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José López Portillo y Pacheco

(1920—2004)


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(b. 16 June 1920, d. 17 Feb. 2004).

President of Mexico 1976–82 A professor of jurisprudence, he was an adviser to President Echeverría. Upon his own election he struggled to stabilize the country's economy, despite the discovery of vast new oil reserves and the current high oil prices. In consequence, petroleum earnings increased from $500 million in 1976 to $13 billion in 1981. He squandered much of this wealth, and his government became prone to corruption. Mexico became over-reliant on oil exports, as became clear after 1981 when the decline in oil prices plunged the country into a deep economic crisis, which was made worse by an increase in foreign public debt to $57 billion by 1982. Given the economic hardships suffered by many Mexicans, he sought to defuse tension through political reform. To relax slightly the ruling Institutional Revolutionary Party's (PRI) iron grip on power, he guaranteed the opposition a quarter of the seats in an enlarged Chamber of Deputies.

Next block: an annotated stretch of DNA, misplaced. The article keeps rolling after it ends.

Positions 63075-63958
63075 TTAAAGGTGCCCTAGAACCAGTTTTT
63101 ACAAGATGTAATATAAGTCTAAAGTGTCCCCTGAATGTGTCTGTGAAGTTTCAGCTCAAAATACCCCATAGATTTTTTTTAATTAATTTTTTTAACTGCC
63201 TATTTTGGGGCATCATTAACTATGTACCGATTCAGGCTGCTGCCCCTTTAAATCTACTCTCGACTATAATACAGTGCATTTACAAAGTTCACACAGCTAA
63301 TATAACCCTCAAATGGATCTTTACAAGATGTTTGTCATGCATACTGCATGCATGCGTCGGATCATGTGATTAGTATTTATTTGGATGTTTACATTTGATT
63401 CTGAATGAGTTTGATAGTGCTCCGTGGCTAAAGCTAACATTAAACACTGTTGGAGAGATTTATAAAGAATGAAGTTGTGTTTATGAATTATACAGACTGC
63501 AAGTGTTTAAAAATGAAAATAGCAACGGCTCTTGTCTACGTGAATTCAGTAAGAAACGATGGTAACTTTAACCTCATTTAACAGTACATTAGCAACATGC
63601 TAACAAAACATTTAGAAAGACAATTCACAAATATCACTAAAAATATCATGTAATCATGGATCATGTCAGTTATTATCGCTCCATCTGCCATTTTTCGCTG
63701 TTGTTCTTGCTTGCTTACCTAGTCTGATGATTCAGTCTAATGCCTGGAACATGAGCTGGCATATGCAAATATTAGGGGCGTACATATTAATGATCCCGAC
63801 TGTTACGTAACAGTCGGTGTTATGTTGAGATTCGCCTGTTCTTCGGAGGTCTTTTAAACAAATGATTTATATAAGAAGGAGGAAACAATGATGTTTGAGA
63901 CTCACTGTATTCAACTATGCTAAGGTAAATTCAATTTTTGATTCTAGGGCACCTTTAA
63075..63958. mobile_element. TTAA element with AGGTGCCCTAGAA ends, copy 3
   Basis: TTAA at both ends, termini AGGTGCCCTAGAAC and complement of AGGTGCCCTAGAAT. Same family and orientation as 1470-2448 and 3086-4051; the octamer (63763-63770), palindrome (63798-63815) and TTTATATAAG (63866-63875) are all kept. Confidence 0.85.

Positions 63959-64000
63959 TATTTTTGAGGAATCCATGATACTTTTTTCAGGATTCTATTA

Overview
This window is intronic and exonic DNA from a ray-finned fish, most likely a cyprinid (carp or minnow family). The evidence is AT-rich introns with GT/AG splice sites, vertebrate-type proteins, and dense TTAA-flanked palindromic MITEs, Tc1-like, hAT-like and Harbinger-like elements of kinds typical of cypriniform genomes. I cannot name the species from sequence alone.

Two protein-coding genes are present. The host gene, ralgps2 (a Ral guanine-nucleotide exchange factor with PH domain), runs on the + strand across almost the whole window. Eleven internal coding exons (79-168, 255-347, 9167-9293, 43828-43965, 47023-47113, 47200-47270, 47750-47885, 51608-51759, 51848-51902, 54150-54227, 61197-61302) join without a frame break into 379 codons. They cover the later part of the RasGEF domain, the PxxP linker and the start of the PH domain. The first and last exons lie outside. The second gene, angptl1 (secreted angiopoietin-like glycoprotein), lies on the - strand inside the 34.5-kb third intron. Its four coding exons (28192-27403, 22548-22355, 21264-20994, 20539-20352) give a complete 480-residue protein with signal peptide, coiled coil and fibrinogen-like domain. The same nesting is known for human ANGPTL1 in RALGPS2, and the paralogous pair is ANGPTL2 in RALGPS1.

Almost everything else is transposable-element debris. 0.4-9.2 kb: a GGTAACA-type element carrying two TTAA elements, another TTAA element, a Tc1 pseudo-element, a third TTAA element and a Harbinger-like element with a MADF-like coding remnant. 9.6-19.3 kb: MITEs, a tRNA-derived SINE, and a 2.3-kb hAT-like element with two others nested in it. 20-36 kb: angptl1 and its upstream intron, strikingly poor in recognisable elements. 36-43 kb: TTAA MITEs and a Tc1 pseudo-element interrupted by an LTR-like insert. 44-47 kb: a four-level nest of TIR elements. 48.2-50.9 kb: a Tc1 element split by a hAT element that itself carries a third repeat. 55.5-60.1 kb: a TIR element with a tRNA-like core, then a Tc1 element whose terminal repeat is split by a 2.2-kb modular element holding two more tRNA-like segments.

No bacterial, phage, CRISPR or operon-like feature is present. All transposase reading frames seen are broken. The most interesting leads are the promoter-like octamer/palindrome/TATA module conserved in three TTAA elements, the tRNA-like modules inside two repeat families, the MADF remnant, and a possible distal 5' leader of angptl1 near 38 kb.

Subjects: Contemporary History (Post 1945).


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